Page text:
One of the judges scored the fight 30-24 in favor of Quarry, which is the second widest point margin in UFC history.
People tend to remember a good gimmick.
Art Jimmerson fought Royce Gracie at UFC 1 and lost via submission.
He is known better as "the guy who wore one boxing glove" than he is by his own name.
Maybe not the best way to be remembered, but nonetheless, the fight happened almost 20 years ago and fans still fondly reminisce about it today.
There have been a few moments in UFC history that we would probably like to forget, but that doesn't make them any less memorable.
At UFC 113, Josh Koscheck managed to use his wrestling to control Paul Daley for three rounds, en route to winning a unanimous decision.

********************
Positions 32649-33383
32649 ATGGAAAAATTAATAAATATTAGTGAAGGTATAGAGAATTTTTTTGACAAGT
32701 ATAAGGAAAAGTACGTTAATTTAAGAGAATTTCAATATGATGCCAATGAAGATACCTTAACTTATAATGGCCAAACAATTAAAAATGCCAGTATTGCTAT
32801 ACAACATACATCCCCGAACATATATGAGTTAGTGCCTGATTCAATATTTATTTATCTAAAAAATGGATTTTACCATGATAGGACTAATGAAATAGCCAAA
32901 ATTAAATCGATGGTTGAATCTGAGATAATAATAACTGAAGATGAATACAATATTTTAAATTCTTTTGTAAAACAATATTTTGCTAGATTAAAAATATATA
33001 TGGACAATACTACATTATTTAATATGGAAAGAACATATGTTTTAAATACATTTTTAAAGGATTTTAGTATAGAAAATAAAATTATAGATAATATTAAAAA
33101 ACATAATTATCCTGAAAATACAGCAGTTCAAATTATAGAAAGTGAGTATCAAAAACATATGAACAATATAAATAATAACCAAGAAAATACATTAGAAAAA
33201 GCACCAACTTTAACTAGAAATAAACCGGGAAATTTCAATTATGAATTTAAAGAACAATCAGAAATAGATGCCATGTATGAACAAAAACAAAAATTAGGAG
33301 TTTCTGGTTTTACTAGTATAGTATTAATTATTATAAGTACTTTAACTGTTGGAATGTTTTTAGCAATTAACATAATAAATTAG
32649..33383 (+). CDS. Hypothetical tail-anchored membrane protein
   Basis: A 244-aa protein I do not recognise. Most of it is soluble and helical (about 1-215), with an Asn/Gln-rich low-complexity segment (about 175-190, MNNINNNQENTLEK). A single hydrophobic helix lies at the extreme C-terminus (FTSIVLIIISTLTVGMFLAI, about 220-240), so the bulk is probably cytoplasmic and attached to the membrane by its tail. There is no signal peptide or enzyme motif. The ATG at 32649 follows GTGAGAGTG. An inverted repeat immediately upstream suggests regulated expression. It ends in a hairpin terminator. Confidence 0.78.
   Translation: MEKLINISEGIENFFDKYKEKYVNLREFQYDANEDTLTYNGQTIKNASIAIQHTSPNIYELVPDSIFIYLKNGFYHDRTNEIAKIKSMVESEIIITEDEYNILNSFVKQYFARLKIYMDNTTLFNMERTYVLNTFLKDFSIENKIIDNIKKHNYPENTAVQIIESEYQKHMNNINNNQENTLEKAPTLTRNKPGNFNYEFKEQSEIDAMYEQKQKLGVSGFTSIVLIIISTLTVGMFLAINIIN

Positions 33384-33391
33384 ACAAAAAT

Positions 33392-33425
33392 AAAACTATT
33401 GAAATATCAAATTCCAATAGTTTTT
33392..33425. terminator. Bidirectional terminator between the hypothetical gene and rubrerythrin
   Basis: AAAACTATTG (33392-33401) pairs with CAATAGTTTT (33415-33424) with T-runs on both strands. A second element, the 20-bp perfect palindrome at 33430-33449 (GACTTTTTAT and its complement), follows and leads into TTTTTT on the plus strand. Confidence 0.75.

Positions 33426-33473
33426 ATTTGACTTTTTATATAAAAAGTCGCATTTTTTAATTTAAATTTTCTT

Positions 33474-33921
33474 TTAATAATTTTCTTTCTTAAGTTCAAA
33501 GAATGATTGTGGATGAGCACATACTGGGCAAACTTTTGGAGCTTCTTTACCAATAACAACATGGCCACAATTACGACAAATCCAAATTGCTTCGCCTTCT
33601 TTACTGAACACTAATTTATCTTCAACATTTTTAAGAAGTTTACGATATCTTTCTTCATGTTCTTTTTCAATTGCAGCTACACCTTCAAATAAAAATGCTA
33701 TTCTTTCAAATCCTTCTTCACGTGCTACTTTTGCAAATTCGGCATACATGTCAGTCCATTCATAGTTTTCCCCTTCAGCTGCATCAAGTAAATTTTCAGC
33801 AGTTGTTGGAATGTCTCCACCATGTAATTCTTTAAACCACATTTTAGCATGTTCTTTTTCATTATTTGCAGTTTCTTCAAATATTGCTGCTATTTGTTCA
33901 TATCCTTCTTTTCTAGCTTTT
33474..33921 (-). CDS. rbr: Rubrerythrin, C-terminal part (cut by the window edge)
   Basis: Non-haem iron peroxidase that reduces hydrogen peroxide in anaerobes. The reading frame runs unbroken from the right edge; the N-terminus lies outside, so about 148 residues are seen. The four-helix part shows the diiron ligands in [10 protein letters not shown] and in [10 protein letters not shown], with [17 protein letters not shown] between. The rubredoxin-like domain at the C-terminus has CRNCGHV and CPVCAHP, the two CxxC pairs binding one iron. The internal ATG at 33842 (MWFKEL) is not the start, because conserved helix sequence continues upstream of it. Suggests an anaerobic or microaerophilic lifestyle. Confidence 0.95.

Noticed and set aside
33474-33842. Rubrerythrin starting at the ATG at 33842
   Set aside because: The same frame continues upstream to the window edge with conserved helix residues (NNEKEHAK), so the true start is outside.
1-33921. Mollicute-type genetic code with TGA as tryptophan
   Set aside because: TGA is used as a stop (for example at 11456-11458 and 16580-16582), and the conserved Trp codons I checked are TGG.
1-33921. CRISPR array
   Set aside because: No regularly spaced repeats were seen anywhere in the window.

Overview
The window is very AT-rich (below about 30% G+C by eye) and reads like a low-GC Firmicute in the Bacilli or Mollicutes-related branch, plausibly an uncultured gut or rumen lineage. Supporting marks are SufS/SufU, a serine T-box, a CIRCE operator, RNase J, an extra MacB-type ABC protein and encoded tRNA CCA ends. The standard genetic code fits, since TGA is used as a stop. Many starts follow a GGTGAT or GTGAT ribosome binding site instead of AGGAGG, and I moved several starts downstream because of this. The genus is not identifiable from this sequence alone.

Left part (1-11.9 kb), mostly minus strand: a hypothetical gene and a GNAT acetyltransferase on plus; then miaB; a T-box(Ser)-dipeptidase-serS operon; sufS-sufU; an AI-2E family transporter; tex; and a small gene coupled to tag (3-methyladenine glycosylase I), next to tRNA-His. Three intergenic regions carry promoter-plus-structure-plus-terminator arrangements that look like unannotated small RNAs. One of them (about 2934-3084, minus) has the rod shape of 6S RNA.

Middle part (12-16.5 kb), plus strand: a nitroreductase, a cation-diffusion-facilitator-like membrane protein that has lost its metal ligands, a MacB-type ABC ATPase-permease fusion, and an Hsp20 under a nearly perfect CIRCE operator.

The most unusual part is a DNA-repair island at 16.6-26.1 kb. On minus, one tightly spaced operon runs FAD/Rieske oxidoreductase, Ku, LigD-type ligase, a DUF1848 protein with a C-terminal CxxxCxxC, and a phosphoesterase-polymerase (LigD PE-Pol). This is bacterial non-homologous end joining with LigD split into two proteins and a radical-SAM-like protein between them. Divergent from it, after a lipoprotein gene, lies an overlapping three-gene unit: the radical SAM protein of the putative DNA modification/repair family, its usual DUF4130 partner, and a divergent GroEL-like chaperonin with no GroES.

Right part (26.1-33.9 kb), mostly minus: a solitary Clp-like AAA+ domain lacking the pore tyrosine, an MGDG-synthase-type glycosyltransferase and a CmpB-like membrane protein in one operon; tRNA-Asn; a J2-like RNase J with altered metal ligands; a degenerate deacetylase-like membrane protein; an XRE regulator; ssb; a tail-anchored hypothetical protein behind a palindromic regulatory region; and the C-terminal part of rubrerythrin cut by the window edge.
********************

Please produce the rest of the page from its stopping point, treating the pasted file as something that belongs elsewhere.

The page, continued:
Apparently, during the last round, Koscheck added insult to injury by trash-talking Daley while he had him pinned down.
Paul took offense to this and, after the third round was over and the fight had officially concluded, walked up to Josh and hit him with a left hook.
This was the first time in the company's history that any fighter had shown such blatant unsportsmanlike conduct and Daley was subsequently released from the UFC.
The fight is memorable not only because it was a UFC first, but because of the extreme action Dana White took as a result, sending a message to fighters everywhere by cutting Paul and stating that he would never again fight for the UFC.
Freak show fights aren't a common occurrence in the UFC these days, but in the pre-Zuffa days, they weren't uncommon.
Perhaps the freak show fight of all freak show fights was Keith Hackney vs Emmanuel Yarborough, Keith being a Kenpo karate expert and Emmanuel being a 600-pound sumo wrestler.
At the time, Emmanuel was expected to win due to his size, but Hackney ended up dominating the fight, winning by TKO in under two minutes.